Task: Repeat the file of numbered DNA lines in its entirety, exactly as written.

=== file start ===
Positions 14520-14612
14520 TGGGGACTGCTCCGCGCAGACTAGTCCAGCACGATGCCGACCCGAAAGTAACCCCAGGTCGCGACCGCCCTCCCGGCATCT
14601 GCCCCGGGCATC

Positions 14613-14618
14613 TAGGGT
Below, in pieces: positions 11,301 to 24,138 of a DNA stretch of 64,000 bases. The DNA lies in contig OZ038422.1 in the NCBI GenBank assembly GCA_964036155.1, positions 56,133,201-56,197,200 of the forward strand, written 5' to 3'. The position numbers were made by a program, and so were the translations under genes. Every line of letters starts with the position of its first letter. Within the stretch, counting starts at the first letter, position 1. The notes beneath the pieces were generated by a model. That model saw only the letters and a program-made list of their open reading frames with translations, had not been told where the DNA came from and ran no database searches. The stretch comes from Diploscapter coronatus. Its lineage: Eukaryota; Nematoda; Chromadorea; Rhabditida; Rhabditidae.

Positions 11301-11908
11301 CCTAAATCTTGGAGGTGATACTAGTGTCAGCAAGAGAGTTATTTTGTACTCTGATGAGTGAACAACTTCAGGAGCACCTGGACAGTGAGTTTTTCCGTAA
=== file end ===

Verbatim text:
Positions 14520-14612
14520 TGGGGACTGCTCCGCGCAGACTAGTCCAGCACGATGCCGACCCGAAAGTAACCCCAGGTCGCGACCGCCCTCCCGGCATCT
14601 GCCCCGGGCATC

Positions 14613-14618
14613 TAGGGT
Below, in pieces: positions 11,301 to 24,138 of a DNA stretch of 64,000 bases. The DNA lies in contig OZ038422.1 in the NCBI GenBank assembly GCA_964036155.1, positions 56,133,201-56,197,200 of the forward strand, written 5' to 3'. The position numbers were made by a program, and so were the translations under genes. Every line of letters starts with the position of its first letter. Within the stretch, counting starts at the first letter, position 1. The notes beneath the pieces were generated by a model. That model saw only the letters and a program-made list of their open reading frames with translations, had not been told where the DNA came from and ran no database searches. The stretch comes from Diploscapter coronatus. Its lineage: Eukaryota; Nematoda; Chromadorea; Rhabditida; Rhabditidae.

Positions 11301-11908
11301 CCTAAATCTTGGAGGTGATACTAGTGTCAGCAAGAGAGTTATTTTGTACTCTGATGAGTGAACAACTTCAGGAGCACCTGGACAGTGAGTTTTTCCGTAA